Toon Books

Library lessons in first and second grade usually involve some kind of read-aloud. Especially now that we're working on reading the books nominated for the Monarch Award, the Illinois Readers Choice Award for grades K-3. We have a poster of the 20 Monarch nominees by the reading chair in the library, and students love to see what we've already read and what we'll read soon. Check the library catalog to see which books are nominated this year!

One Monarch nominee this year is a graphic novel, or comic book, called Little Mouse Gets Ready by Jeff Smith. We have the physical book in the library, but I decided to share this story with students by using the online reader at Professor Garfield's website (shown below). Here you can read the book yourself or you can have the author read it to you. Of course we wanted to hear Jeff Smith read his story! 

What's great about the Toon Book reader on Professor Garfield's website is that it has 11 different books to choose from - and they're translated into 5 different languages! In one especially excited second grade class, we read Little Mouse Gets Ready first in English, then in Chinese (with a couple of our students reading along), and finally in Spanish. What a rich cultural experience! 


Scary Godmother by Jill Thompson

Scary Godmother by Jill Thompson (2010, Dark Horse Comics) is a collection of five previously published comics about - you guessed it, Scary Godmother. The stories can be read in any order, really, and can easily stand alone (as they originally did). In the first story, Hannah Marie, the sweet little leading lady, gets scared while trick-or-treating with the big kids, but her Scary Godmother comes to the rescue. The stories are less scary and more playful, with lots of wit and rhyme.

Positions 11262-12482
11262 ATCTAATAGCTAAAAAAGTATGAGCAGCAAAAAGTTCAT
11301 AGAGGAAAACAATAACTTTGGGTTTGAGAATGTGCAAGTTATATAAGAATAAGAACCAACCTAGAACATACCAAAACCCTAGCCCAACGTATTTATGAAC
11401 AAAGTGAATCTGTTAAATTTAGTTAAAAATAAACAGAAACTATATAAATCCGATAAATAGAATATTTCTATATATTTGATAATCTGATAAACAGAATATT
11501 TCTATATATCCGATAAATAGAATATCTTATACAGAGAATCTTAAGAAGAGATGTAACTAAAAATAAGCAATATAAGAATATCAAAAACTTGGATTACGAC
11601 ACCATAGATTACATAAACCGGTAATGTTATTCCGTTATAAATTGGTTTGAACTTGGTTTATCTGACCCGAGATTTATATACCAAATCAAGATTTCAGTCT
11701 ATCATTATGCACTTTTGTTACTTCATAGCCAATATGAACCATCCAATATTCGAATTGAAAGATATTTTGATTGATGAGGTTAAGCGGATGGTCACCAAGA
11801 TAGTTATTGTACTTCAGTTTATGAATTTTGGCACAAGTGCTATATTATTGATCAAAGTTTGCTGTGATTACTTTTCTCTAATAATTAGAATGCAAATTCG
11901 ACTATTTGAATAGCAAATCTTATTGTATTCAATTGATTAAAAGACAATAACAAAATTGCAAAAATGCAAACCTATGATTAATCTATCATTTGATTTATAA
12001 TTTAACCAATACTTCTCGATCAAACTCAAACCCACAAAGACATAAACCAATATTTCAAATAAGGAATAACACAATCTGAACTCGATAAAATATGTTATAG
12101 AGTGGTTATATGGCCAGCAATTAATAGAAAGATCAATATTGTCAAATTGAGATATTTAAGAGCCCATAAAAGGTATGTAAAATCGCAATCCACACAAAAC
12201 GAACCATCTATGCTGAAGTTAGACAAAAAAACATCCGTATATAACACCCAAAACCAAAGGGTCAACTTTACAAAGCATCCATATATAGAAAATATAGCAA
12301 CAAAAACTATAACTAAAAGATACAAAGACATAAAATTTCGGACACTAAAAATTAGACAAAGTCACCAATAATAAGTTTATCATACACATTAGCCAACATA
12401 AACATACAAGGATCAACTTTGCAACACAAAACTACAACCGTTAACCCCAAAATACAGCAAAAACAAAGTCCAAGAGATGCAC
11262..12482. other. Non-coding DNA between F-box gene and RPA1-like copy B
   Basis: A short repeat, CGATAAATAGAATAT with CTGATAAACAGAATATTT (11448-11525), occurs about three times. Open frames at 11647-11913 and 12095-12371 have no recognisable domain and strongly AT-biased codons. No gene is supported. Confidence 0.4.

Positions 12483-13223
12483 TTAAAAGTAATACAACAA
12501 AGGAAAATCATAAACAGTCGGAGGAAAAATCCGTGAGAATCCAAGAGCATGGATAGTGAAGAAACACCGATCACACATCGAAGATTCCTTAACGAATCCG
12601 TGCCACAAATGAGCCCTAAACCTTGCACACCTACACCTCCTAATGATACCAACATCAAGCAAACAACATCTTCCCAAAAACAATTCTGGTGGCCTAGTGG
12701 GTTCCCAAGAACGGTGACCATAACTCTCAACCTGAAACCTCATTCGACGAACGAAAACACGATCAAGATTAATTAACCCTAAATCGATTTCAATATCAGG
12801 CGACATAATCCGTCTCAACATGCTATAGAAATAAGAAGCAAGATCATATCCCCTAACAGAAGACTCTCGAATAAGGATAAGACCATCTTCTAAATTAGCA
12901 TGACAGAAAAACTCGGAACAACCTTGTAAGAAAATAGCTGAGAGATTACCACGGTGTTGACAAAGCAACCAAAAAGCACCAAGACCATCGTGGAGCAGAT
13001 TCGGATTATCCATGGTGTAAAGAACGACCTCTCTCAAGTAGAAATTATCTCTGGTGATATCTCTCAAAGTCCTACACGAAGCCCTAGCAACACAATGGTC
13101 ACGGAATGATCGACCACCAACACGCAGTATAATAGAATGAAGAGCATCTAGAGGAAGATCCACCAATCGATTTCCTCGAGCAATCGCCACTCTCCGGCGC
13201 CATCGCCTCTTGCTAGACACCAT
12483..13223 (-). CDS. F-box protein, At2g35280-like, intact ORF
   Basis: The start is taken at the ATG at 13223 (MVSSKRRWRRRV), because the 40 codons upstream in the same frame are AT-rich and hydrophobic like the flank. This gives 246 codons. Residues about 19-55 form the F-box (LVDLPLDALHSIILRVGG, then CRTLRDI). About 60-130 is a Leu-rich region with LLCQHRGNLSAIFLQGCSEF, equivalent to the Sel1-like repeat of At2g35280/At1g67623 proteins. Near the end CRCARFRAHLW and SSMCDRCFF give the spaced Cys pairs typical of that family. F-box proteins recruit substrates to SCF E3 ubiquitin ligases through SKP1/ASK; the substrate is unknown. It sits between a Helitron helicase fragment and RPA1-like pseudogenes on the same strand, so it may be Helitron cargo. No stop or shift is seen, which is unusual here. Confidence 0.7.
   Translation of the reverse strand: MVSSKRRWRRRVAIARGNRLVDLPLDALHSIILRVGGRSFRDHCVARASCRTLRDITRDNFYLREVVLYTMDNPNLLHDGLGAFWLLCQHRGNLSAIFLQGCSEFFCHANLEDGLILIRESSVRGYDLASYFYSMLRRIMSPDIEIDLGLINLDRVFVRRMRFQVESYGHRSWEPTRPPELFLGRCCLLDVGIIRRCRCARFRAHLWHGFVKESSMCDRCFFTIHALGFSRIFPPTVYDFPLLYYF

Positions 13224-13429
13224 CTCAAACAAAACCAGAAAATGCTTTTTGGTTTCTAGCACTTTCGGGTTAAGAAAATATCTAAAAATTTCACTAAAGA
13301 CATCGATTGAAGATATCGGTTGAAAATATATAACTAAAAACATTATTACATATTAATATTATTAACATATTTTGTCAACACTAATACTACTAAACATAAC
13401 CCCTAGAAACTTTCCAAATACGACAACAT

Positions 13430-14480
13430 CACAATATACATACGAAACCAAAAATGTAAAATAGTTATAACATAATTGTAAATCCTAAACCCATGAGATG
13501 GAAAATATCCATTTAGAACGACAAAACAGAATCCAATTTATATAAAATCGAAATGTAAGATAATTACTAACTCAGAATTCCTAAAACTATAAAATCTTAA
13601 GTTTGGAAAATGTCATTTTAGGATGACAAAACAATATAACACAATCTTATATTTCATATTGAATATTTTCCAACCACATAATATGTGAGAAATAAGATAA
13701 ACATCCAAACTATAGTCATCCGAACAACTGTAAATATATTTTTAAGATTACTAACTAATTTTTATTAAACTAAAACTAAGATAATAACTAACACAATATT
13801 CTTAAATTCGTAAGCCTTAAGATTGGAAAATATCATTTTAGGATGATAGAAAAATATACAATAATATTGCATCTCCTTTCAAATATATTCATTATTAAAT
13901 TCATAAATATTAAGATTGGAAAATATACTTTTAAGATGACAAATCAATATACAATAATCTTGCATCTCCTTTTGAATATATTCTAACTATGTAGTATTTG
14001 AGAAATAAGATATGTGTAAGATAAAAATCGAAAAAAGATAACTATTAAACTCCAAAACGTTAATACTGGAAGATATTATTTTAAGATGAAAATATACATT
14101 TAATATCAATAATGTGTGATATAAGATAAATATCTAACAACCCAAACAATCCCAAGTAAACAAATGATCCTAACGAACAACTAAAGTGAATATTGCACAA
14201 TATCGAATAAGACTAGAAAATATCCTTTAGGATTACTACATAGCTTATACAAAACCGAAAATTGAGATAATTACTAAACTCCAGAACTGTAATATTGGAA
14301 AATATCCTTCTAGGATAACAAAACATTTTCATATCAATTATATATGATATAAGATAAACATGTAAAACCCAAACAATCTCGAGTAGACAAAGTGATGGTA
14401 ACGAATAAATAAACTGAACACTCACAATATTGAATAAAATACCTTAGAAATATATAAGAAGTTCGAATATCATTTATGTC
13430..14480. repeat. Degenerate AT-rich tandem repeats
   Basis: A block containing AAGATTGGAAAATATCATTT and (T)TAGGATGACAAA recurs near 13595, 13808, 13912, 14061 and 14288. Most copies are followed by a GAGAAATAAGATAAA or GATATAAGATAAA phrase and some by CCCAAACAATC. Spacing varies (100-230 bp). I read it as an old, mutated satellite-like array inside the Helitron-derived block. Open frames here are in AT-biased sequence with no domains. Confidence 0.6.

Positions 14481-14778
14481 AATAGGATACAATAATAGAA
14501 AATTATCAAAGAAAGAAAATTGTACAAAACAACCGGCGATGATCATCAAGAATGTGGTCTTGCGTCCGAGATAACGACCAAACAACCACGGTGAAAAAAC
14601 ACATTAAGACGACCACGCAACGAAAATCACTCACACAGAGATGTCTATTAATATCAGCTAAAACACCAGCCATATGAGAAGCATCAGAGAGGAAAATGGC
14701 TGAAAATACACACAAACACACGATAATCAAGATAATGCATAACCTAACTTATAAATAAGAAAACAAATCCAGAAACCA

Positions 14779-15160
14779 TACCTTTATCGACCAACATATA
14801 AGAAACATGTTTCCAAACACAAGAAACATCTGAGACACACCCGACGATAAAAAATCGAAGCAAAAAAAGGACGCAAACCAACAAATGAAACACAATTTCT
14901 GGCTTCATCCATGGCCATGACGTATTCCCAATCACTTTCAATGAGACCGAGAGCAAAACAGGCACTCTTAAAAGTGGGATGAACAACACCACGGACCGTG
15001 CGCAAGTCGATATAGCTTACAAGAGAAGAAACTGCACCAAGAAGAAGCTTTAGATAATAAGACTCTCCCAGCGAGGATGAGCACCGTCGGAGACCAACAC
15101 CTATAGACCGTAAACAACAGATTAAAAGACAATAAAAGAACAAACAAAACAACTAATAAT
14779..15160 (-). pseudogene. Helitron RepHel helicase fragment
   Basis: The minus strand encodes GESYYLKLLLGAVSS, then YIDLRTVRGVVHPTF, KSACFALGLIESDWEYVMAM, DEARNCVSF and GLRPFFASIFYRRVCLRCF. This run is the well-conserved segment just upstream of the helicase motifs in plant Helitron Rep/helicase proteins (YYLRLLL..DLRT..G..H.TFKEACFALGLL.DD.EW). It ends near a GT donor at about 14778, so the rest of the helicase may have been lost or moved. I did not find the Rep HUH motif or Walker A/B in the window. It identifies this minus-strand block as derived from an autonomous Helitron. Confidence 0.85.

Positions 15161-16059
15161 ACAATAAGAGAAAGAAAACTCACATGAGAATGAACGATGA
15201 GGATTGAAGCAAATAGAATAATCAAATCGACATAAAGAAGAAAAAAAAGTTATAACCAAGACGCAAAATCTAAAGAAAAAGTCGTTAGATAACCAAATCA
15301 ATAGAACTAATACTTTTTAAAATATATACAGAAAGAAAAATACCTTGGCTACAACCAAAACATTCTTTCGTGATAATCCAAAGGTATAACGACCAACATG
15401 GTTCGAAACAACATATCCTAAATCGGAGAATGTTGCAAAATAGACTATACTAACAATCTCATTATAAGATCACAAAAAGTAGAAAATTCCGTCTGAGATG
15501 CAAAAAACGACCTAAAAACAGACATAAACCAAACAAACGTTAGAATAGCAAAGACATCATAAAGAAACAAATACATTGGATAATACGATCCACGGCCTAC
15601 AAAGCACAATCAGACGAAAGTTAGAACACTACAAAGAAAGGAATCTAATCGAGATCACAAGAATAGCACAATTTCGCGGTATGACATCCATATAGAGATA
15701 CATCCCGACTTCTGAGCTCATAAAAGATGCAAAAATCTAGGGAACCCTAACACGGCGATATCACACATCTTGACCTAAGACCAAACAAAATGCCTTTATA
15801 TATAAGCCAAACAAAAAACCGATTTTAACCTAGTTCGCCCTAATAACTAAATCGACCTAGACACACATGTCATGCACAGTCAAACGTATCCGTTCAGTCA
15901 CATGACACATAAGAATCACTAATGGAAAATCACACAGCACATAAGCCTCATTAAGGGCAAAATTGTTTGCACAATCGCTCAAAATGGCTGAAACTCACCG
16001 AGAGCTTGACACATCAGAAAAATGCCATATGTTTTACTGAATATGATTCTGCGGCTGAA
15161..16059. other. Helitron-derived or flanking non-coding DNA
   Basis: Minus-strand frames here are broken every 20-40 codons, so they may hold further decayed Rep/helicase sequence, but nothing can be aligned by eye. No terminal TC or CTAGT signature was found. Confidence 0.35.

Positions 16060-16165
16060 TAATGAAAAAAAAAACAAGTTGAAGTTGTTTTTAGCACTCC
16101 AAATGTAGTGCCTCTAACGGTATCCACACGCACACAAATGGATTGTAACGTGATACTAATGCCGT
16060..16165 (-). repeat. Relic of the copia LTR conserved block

We received this graphic novel at the King School Library a couple weeks ago along with a box full of new books, but I've just had the chance to finish reading it. And boy, was it good. One of my students (hi Steven!) saw me when I was unpacking that box o' new books and commented that Scary Godmother was a movie (or tv show?), and I said - well, I bet the book came first AND it's better. Maybe I didn't say that, but I sure thought it. And even though I haven't seen the movie, I'm pretty sure I'm right on both accounts.

Jill Thompson is a fantastic artist. Her illustrations draw you in, paint a spooky yet not too creepy picture, and let you get lost in the details. The text is a mixture of prose and dialogue (word balloons & thought bubbles) and each story has a clear beginning, middle, and end - which is important for me to note because it's something we strive to teach students.

What I LOVE about this book, though, is its size. It's HUGE! And it's FULL-COLOR! There's no way that you could fully appreciate Jill Thompson's bold and intricate illustrations on a smaller scale. Oh, how I love it. And I know students will love it too - you know, once I return it. :)
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